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Doughty Has Re-established Himself After Back Surgery

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In October 2008, Reed Doughty sat in a doctor's office wondering if his NFL career had come to an end.

It was his third season in the league, and Doughty had suffered a back injury. The prognosis was grim.

"It was really hard. Just mentally, you have a family. You start thinking, 'Geez, should I start thinking about other avenues?'" Doughty said.

For a player whose journey to the NFL read like a Horatio Alger story, it was only the latest in a long series of obstacles. Little recruited out of high school, a Division 1-AA athlete, a late-round pick and now a potentially career-ending injury.

"It was pretty scary because some people said you may not play again, you may not be the same player you were," Doughty said.

For many this would have been the end of the line.

For Doughty it was simply a new beginning.

Doughty had his surgery that October and was placed on injured reserve, missing the rest of the 2008 campaign.

With a long winter of rehabbing in front of him, the words of his doctor gave him hope.

"The doctor said, 'I think you're going to be better than you were before,'" Doughty said.

Now Doughty had to put in the work to prove his doctor right.

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"I had surgery in October and once December hit I had been working out from December to the season." Doughty said. "I didn't have that normal lull of time off, so I just really did exactly what the doctors told me. I was very diligent with all that kind of stuff. It worked."

With the help of the surgery and his hard off-season work, Doughty felt that he was finally ready to prove to everyone that he could play in the NFL.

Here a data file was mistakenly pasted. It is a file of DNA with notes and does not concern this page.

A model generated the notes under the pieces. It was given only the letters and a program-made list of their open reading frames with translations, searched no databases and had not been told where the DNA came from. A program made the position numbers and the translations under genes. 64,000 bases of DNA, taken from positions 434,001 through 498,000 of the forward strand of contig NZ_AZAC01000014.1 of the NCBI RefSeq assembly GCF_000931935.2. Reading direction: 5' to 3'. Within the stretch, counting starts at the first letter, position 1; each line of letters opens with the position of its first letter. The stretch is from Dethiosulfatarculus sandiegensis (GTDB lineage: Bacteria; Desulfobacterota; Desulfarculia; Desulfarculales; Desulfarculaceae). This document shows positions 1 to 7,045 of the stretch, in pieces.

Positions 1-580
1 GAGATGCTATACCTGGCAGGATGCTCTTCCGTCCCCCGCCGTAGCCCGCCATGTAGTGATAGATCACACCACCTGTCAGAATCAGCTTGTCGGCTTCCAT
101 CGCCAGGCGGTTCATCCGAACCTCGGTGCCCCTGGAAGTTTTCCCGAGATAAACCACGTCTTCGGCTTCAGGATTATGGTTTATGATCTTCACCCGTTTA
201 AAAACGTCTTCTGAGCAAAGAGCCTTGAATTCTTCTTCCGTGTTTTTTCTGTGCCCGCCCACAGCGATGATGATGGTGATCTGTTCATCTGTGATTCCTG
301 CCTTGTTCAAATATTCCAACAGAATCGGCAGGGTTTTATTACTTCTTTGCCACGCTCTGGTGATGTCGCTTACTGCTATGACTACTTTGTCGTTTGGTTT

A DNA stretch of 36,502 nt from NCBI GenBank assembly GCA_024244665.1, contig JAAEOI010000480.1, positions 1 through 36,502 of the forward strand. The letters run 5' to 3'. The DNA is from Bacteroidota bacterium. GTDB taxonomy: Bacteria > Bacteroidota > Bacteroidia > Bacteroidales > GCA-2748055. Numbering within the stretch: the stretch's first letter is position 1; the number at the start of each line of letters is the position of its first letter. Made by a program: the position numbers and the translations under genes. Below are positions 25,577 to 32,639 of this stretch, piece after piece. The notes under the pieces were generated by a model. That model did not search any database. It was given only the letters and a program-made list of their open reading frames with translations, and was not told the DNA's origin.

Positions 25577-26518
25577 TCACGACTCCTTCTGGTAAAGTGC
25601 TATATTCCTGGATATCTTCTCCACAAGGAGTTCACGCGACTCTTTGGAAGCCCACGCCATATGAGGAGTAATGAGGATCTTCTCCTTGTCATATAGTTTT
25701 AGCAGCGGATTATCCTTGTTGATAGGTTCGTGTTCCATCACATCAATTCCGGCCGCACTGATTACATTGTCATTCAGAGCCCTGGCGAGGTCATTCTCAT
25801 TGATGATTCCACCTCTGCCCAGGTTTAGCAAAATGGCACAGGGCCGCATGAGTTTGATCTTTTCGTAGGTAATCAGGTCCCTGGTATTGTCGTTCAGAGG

"I just wanted to prove to them that I was completely healthy and not just healthy but that this was going to be a breakout year for me," Doughty said.

In Week 3 vs. Detroit, Doughty's hard work paid off. The safety made several big stops on special teams and on defense, racking up seven tackles, six of them unassisted.

Defensive coordinator Greg Blache eventually made the decision to start Doughty over second-year player Chris Horton. The duo have alternated starts since then, with Horton starting last Monday's game vs. Philadelphia.

Doughty's return to the starting lineup wasn't announced with a grand proclamation in the defensive meeting room but with a small switch to an Excel spreadsheet.

"We came into meetings on Wednesday and I was looking at special teams stuff and I noticed I wasn't on punt block and return," Doughty said. "I said to myself, 'I've been playing pretty well in that role' and I saw Chris was on it instead of me so I figured they had made that switch."

While a flip like that may cause issues with other players, the relationship between Horton and Doughty is still strong.

"Chris and I sit together in meetings. We talk a lot, we help each other out. There was really no animosity towards each other," he said.

Their friendship was on display on the field in Week 4 against Tampa Bay.

Horton recovered Buccaneers running back Clifton Smith's fumble, effectively ending the game against the Bucs and allowing Washington to escape with a win. Who was the first Redskin to celebrate with him? Doughty.

"You want to see people that you battle with, who you work out with in the off-season, who work hard, you want to see them do well," Doughty said.

In the coming weeks, Doughty said he wants to see the defense transform itself with an attitude adjustment.

"No matter what the call is, be aggressive in that call, whether it's zone, whether it's blitz," Doughty said. "You hear blitz and you think that's aggressive and zone you feel that's backing off and you can't play it that way."

After overcoming injury and adversity, Doughty's thoughts no longer linger on back pain.

Instead, he is engrossed on play calls and on-field assignments.

"Last year, I don't think I was the player I could have been because I was more focused on how to get ready for the game than what I was supposed to be doing," he said. "There was always this, 'Ahh, am I stiff today? I can feel this.'

"But this year, it's, 'What do I have to lose?'"

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